The familiar quietude of vacant alleys, secret crooks, and empty restaurants; those shared moments of unspoken reminiscence and silenced discovery. With Here, Bas Devos trains his patient gaze on the ambiguity of attraction, whether for another person or for the microscopic environments flourishing under the scrutiny of moss. The knack for affect that Devos has been able to cultivate through his works is most generously arranged with this outing, though this generosity feels both familiar and telegraphed via the very aesthetic interests that are commonplace within the sphere of festival acclaim. We engage with the wandering Stefan (Stefan Gota), a Romanian construction worker in Belgium who clears out his fridge so that, as he is set to return home for vacation, a completely emptied dwelling might evoke a peace only completely tangible when he dreams: the inundating serenity in visions of rustling winds and overhanging greenery in arches that obfuscate the sky. In his promenading, he’ll meet a Chinese doctorate student, Shuxiu (Liyo Gong), with whom he’ll share a beautiful moment imbued with transience. She sits behind the counter of her aunt’s restaurant while he waits for the rain to calm. He’ll flirt with her, making cool remarks she’ll offer a sly smile to, micro-expressions that culminate in the most effective of Devos’ intonations. Gleaned from here is a desire that’s snubbed, situated as one of the many ephemeral feelings both Stefan and Shuxiu will encounter through their days. Embodied in Here is a calcifying of Devos’ most compelling sensibilities, drawing characterizations through an anti-exposition, unveiling detail through mannerism, allowing his actors to respond very slightly to their environments, and gathering these reactions into montage. These small gestures, these fleeting emotional toilings that negate themselves almost immediately, are what are most affective in Devos’ work: his capacity to make studied objects of passive yearnings. We are privy to only broad intention, but hidden away will always be a specificity, which is naturally reflected in our couple’s capacity to understand each other.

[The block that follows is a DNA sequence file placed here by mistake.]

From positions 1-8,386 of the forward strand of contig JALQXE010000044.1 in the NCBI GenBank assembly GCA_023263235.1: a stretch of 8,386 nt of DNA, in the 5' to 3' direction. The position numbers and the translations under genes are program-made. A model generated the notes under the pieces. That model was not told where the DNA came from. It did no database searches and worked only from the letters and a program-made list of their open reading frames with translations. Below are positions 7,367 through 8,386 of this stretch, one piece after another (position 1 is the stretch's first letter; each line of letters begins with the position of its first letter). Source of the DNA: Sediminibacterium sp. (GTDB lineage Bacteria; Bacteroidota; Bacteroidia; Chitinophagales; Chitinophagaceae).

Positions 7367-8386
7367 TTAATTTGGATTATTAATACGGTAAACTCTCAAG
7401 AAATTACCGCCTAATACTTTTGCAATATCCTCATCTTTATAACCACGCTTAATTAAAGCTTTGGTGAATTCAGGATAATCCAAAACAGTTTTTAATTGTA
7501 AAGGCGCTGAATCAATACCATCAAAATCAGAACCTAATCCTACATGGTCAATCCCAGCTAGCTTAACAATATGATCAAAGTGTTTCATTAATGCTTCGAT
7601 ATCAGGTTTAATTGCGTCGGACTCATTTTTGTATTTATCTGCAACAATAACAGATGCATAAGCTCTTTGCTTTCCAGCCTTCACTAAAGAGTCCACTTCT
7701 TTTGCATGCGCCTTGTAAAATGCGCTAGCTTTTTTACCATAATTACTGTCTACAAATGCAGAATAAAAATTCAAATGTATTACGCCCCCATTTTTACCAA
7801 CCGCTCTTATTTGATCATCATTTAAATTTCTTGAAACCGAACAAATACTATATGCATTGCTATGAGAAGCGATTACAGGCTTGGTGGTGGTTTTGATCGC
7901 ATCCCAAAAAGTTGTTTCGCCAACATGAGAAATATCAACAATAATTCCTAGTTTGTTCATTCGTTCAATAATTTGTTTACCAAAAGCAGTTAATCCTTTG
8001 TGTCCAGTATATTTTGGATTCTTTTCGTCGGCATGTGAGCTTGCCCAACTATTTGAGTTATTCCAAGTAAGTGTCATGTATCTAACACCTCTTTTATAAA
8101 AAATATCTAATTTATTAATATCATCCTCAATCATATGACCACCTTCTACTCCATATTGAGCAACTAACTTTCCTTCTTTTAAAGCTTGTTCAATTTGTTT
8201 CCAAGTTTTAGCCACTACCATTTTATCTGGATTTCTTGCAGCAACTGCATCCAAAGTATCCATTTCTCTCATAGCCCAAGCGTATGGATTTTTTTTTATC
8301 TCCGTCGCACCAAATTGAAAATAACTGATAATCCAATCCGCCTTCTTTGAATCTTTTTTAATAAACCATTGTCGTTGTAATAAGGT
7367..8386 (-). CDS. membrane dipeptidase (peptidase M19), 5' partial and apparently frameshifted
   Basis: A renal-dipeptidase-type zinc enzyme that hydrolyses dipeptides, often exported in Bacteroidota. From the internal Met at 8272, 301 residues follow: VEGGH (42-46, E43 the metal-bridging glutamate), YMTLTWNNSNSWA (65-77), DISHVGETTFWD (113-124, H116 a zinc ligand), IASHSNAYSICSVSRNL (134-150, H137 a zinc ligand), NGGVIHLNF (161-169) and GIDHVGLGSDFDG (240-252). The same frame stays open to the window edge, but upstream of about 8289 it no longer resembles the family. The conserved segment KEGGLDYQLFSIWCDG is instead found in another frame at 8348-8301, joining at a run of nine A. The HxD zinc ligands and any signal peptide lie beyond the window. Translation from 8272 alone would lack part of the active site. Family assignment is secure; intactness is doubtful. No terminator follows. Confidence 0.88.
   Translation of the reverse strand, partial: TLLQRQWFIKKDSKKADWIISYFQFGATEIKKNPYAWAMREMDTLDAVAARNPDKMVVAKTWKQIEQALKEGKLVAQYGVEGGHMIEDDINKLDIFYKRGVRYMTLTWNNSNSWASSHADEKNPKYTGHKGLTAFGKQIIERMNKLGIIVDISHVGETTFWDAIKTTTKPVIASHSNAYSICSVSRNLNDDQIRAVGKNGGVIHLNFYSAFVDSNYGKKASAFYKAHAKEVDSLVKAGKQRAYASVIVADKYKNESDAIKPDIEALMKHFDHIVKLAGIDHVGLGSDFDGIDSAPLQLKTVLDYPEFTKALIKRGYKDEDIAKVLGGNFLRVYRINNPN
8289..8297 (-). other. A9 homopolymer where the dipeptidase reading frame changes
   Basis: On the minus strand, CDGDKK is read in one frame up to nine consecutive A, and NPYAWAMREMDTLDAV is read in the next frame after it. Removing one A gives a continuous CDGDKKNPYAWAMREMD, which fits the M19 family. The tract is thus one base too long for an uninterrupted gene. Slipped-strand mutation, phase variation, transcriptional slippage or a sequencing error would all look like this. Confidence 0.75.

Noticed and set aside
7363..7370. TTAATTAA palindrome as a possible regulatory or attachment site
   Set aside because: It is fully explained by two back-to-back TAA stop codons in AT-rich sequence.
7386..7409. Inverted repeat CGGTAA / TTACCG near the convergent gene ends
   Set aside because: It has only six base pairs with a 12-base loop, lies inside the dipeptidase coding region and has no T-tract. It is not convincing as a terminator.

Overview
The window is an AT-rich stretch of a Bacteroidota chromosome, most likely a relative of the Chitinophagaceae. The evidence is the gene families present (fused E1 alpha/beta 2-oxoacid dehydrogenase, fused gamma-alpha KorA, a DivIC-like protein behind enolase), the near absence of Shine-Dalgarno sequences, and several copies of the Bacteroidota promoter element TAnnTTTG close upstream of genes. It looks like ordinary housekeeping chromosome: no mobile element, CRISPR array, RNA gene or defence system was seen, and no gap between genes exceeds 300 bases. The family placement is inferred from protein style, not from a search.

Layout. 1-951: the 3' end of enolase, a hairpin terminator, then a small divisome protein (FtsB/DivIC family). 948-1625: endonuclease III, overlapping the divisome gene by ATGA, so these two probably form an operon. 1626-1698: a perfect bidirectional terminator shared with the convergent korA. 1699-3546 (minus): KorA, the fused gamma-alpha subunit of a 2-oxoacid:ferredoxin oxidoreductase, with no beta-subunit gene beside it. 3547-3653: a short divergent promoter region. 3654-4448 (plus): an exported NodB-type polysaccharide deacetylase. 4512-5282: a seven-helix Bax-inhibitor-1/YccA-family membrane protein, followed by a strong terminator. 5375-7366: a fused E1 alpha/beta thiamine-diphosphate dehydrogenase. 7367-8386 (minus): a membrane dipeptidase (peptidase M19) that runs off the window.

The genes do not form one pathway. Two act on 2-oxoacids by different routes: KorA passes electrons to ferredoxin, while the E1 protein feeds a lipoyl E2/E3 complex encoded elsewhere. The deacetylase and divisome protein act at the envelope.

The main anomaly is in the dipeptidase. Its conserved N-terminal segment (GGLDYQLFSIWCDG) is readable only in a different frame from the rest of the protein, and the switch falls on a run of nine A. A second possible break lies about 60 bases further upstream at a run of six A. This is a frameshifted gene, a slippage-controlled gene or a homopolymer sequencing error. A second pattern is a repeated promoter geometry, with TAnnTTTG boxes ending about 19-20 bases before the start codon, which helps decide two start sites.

Futurity also lends itself to the work, as Devos concludes the film on a forecast, a hidden smile that suggests more to come. And this proffering of narrativity outside of the film’s temporality is exciting and seductive; it actualizes the laden potentialities of our characters — their emotionality, their insular machinations — and extracts attention from us viewers onto the distanced paradigms that they ultimately stand for. This coda enables a projection more fanciful, more romantic, then all that came prior could formulate. There’s a lot of ascetic beauty to be found throughout Here, lots of hyper-specificity within quotidian adventures and the hiatal faculties of its plot, but it reads cold for the viewer, and in many regards is derivative of the best that contemporary art-fiction has to offer. Reticent, textured, interested in the implications our characters evoke when totally suffused through their environs (the increased degree to which they are framed behind the reflections of glass, marginalized in compositions, fragmented outside of the frame — the articulation only intensifies): it’s all familiar and pleasurable, but somehow also lacking precisely because of this familiarity. It seems most unfortunate that the aesthetic realm of festival circuitry has become so insular, where our most regarded and properly attentive films feel schematic. Devos doesn’t battle against much of this complacency, and neither is it quite the job of every filmmaker to do so. But that one may politely admire Here, rather than profoundly so, is a demonstration of our collective, artisanal public sphere; one hopes only to witness the schema subverted, confronted, or playfully unwound. This film does none of that (and, once again, it under no circumstances has to), but it does provide the very temporary warmth our central couple moves in and out of with a refined ease, framed within a very engineered serendipity.
DIRECTOR: Bas Devos; CAST: Stefan Gota, Liyo Gong, Teo Corban; DISTRIBUTOR: The Cinema Guild; IN THEATERS: February 9; RUNTIME: 1 hr. 22 min.
Originally published as part of InRO Weekly — Volume 1, Issue 8.